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Assertiveness Styles

December 5, 2013 by Dr. Jon Warner in Assertiveness

Assertiveness Styles

Assertive people:

  • feel empowered – they do not feel that they are unjustly controlled by others
  • are proactive – that is, they make things happen, and are not reactive – always waiting to see how they will respond to the words and actions of others
  • know an assert their rights and responsibilities in dealing with others
  • are able to resist the aggressive, manipulative and submissive ploys of other people.

But to be assertive, or to become more assertive than we are today, requires the deployment of a different communication style, and to this end there are four possible styles which may be applicable. These styles arise because individuals bring different levels of energy and empathy to any conversation and this allows a four-quadrant grid model to be constructed, as can be seen below.

The model below has one axis describing the level of ‘energy’ that an individual may adopt in a situation (running from ‘Strong’ to ‘Gentle’). This includes the verbal energy in terms of speaking (when the voice may be louder and more forceful), but also the non-vocal characteristics such as leaning forward or backwards, high/low use of other body language and/or facial expressions, etc. The other axis on the grid relates to the level of ’empathy’ that may be preferred by an individual (or one that evolves). This runs from ‘warm’ to ‘cool’ and clearly relates to the interest in and warmth towards the other person.

By intersecting these two axes the grid created shows four assertiveness styles.

Assertiveness Styles Diagram

Every one of these four styles may be adopted in different situations, although it is likely that most individuals will stick to their greatest preference in most circumstances that they encounter. Of course, all of these styles have their associated strengths and weaknesses and some are more useful and applicable in different circumstances, than others.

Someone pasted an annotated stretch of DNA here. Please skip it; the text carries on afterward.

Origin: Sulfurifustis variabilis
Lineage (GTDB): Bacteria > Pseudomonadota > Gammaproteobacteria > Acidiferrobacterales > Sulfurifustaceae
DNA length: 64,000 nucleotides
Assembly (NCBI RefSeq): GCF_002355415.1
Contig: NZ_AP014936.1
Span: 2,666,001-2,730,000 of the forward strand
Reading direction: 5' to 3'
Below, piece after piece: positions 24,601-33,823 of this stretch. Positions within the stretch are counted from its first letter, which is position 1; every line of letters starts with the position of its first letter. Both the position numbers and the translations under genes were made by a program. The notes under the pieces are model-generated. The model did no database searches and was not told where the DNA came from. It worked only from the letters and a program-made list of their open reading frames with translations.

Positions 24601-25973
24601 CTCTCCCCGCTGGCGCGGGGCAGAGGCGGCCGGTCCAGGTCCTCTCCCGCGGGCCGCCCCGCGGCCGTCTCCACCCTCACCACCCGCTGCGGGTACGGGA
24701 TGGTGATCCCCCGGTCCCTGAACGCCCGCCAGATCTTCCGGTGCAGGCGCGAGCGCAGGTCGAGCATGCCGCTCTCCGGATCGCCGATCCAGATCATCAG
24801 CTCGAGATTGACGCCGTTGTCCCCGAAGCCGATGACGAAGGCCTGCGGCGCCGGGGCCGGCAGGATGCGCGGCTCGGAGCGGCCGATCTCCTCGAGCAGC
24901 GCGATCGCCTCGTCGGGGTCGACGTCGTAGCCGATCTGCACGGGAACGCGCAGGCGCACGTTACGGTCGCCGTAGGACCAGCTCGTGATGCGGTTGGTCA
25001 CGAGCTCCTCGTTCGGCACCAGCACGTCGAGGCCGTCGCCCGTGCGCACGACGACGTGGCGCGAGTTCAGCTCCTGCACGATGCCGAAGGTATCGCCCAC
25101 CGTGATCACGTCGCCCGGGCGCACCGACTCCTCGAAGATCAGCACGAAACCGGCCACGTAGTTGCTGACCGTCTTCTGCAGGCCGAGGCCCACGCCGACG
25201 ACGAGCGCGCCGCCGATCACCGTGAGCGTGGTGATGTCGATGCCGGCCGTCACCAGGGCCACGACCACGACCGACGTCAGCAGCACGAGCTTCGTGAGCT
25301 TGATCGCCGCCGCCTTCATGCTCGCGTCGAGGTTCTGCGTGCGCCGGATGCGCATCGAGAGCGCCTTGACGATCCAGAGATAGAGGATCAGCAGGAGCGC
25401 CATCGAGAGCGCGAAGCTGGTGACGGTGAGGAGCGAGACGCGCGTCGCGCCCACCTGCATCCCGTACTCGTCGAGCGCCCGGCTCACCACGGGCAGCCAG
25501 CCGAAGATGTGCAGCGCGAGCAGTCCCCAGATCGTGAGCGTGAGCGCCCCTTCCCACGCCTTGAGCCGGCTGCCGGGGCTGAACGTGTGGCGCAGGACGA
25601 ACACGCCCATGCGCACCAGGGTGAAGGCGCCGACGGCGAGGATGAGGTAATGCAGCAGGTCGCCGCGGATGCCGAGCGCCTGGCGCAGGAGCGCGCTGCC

Firm and positive assertiveness requires considerable practice for many people. However, it is fair to say that successful efforts to be assertive often arise from a strong feeling of self-worth, or high self-esteem, combined with a strong and positive belief about the intrinsic worth or value of others around you.

Individuals may actually draw on all four of these different styles in the same communication, or in different situations from time to time. In addition, an individual can learn or choose to use more of a particular style than another. However, for the most part, an individual is likely to have a primary and/or a secondary style that is considerably stronger than the others. This means that they are likely to adopt this style (or styles of there are two) more often and with greater ease than other styles.

Each assertiveness style has its inherent strengths and weaknesses, depending upon the person, the other party or parties in the discussion, and the type of communication to take place.

Of these four styles, research tends to suggest that it is the “Firmly Asserting” style that is used the most and is adopted more than any other by people that are seen to be the most positive in their efforts to be assertive (and who are happy with the end result of their efforts). This is followed by the Warmly Proposing style, the Aggressively Controlling style and the Passively Observing style last.

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About Dr. Jon Warner

Dr. Jon Warner is a prolific author, management consultant and executive coach with over 25 years experience. He has an MBA and a PhD in Organizational Psychology. Jon can be reached at

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About the Editor and Primary Author

Jon Warner

Jon Warner is an executive coach and management consultant and in the past has been a CEO in three very different companies. Read more

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